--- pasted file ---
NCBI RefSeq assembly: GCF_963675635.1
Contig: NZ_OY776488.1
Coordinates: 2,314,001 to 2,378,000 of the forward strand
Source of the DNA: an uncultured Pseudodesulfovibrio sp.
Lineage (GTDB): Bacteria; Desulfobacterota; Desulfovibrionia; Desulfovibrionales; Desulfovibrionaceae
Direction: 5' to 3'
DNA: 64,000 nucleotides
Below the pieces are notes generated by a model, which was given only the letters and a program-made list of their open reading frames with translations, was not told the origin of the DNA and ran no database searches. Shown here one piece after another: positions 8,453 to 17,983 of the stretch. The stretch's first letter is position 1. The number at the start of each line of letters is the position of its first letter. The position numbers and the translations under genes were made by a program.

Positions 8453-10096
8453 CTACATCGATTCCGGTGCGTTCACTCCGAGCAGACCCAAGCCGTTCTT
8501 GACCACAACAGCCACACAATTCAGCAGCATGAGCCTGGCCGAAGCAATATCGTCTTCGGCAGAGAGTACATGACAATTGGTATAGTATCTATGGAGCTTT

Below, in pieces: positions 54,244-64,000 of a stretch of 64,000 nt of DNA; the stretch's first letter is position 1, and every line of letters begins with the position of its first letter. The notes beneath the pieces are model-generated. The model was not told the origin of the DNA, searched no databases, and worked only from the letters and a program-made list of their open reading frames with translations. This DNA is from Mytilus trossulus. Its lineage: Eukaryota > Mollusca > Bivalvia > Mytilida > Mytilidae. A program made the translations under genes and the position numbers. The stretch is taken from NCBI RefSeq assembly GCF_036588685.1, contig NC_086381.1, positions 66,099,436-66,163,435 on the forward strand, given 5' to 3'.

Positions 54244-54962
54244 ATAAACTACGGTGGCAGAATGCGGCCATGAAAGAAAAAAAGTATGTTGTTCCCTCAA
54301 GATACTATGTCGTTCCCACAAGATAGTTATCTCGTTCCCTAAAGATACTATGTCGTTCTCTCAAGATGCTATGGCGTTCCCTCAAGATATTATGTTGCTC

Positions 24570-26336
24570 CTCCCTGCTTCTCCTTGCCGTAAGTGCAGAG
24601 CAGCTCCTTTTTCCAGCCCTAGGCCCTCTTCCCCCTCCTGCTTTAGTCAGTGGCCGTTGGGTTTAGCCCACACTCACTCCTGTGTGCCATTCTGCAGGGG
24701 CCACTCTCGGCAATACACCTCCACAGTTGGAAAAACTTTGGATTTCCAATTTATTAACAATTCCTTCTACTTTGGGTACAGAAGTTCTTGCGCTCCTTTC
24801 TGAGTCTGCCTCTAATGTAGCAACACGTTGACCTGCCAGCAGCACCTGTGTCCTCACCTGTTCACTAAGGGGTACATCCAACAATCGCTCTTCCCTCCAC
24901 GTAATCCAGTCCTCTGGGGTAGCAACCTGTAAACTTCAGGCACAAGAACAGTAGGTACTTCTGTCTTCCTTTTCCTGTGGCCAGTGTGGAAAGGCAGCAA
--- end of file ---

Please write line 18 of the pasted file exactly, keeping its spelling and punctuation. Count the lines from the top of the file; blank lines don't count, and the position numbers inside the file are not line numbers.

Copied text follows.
24601 CAGCTCCTTTTTCCAGCCCTAGGCCCTCTTCCCCCTCCTGCTTTAGTCAGTGGCCGTTGGGTTTAGCCCACACTCACTCCTGTGTGCCATTCTGCAGGGG